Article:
With the intention of creating tangible system innovation, the PHOS team specialises on multi-disciplinary research and development of optical, opto-electronic and mechanical components in a co-ordinated, holistic effort.
- Optical sensor and metrology systems, dealing with customer-defined applications as diverse as optical detectors for nano-particles in (automotive) exhausts to highly integrated imaging systems for bio-molecular analysis
- M(O)EMS based photonic systems solutions, designing complete, functional optical, mechanical and electronic systems incorporating suitable functional micro-components, e.g. various micro-mirrors
- Specialised high-performance laser systems, both around SAL’s HiPoLas® ultra-compact diode pumped solid-state high-power laser system or alternative lasers, with applications ranging from sensing applications to laser ignition
- Intelligent spectroscopic systems solutions, where research addresses both the spectroscopic hardware, from non-dispersive target sensors to MEMS-empowered spectrometers, and the spectroscopic intelligence, including multi-variate data analysis and e.g. condition-adaptive models
Related research typically addresses fundamental questions, like new optical designs or special components, alongside practical considerations, including geometrical and other use-defined constraints or e.g. tolerancing of optical elements. In line with that, R&D projects may range from initial technical and scientific feasibility studies to the realisation and characterisation of fully functional demonstrators.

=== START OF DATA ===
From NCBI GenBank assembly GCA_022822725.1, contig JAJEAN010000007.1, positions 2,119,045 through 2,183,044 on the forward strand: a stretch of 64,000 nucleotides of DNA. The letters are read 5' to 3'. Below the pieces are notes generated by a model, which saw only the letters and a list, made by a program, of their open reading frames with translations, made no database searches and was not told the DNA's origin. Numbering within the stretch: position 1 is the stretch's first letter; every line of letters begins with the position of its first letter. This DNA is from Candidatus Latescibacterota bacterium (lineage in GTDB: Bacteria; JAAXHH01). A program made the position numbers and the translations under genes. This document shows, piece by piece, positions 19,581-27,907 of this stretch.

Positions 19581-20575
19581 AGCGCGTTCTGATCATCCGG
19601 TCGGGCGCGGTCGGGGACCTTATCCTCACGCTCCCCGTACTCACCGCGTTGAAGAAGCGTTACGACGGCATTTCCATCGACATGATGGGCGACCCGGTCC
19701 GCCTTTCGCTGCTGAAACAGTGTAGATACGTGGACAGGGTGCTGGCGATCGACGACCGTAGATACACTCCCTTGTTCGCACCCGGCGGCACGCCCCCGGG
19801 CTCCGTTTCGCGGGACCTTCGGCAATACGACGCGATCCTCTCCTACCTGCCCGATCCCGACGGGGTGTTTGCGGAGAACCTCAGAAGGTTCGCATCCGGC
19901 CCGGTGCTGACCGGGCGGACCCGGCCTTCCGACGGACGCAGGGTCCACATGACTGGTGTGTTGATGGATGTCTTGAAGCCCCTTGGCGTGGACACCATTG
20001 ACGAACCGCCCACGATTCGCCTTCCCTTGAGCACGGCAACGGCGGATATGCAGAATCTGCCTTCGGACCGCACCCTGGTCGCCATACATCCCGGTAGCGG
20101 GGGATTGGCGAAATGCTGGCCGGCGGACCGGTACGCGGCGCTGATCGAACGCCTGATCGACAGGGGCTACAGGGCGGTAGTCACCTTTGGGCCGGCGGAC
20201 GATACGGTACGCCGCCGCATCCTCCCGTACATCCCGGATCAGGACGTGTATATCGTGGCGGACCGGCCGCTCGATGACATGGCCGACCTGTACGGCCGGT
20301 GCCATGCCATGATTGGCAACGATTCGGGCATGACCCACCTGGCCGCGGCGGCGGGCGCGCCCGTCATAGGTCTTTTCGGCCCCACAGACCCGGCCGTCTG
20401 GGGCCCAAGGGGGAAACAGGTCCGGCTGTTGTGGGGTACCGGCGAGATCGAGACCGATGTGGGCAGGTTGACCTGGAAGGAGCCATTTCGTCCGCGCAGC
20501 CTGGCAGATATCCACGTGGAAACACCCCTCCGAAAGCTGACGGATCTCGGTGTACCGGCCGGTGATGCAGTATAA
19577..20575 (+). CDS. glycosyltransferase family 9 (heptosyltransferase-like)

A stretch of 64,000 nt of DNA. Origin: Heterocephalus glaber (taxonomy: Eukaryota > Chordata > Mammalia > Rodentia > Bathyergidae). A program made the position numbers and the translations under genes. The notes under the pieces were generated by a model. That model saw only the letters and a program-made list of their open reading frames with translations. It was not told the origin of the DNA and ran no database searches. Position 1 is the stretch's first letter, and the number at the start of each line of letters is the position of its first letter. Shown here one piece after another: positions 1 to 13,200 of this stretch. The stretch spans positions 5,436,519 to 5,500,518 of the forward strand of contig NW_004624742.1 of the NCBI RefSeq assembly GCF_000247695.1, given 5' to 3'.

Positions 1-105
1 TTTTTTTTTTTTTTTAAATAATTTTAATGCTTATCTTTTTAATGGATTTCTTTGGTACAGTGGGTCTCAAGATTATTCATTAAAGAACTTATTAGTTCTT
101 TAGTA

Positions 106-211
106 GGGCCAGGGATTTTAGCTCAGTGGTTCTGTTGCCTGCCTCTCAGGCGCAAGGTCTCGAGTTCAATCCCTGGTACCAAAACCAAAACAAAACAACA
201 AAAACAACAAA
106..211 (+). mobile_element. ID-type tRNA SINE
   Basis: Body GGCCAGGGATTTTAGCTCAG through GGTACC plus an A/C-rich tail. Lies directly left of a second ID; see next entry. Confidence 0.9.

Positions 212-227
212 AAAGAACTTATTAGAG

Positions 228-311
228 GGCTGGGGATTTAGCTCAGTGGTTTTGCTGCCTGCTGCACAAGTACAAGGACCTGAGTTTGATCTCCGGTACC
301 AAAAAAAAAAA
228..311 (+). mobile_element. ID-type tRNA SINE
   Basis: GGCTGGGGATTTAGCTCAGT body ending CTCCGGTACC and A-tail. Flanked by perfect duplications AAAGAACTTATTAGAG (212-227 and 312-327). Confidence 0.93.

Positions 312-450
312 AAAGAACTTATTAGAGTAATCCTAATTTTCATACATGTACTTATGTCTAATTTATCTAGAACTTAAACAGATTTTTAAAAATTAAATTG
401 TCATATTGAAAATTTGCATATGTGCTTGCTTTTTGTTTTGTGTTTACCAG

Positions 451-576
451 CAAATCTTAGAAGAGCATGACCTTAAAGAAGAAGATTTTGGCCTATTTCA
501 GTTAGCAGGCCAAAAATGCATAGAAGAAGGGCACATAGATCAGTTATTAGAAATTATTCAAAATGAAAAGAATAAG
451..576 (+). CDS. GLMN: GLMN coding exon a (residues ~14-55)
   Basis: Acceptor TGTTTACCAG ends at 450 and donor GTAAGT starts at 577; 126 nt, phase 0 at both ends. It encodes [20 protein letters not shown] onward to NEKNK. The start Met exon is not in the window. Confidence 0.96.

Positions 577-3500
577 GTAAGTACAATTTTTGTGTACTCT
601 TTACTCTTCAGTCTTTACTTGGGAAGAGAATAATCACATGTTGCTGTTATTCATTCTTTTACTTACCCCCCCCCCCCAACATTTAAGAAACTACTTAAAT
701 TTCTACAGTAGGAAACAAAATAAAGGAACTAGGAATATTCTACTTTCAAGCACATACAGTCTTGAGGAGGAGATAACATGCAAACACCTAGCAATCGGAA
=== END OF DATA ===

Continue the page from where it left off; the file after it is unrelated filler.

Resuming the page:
The R&D area’s team covers all relevant scientific and technological disciplines, in particular optics and photonics, physics, optical- and systems-design, opto-electronics, laser physics, spectroscopy and chemistry. This allows competently dealing with topics including:
- Design and systems integration of (micro-)optical systems
- Simulation of complex, integrated systems, both on the optical and photonic and superordinate systems levels, taking also e.g. thermal, mechanical and electronic interactions and interdependencies into account
- Selection, adaptation and implementation of application-optimised systems components, like light sources and detectors, control and data acquisition / evaluation systems etc.
- Selection, adaptation and implementation of highly functional MEMS/MOEMS components in intelligent systems solutions
- Macroscopic and microscopic UV/VIS, near- and mid-IR and Raman spectroscopy and imaging, including spectral data evaluation models and procedures
- Development of specific optical-spectral analysers and sensors
- Development and application-specific adaptation of monolithic high-performance lasers (SAL HiPoLas® line)
- Laser ignition, e.g. of piston engines, turbines and space thrusters
- Comprehensive systems integration and optimisation
- Experimental characterisation and validation of optical systems and sub-systems
- Optical Design, Interferometry, THz-Imaging, ultrafast spectroscopy, non-linear optics, ToF-Sensors, Light-field microscopy…
The area’s research infrastructure includes laboratories for general optics, a dedicated, certified laser laboratory, a laboratory for spectroscopy and a chemical laboratory for sample preparation and reference analyses. Besides a full set of optical, opto-mechanical and opto-electronic components for laboratory setups, various metrology tools, including systems for characterising lasers of all classes, are available. In addition, the group possesses several high-end spectrometers, from the UV/VIS to the THz range, including an IR and a Raman microscope. This experimental infrastructure is furthermore supplemented by a continuously maintained and expanded state of the art simulation infrastructure (e.g. ZEMAX OpticStudio Premium und LightTrans VirtualLab Fusion and COMSOL Waveoptics) as well as spectral data evaluation software and reference databases.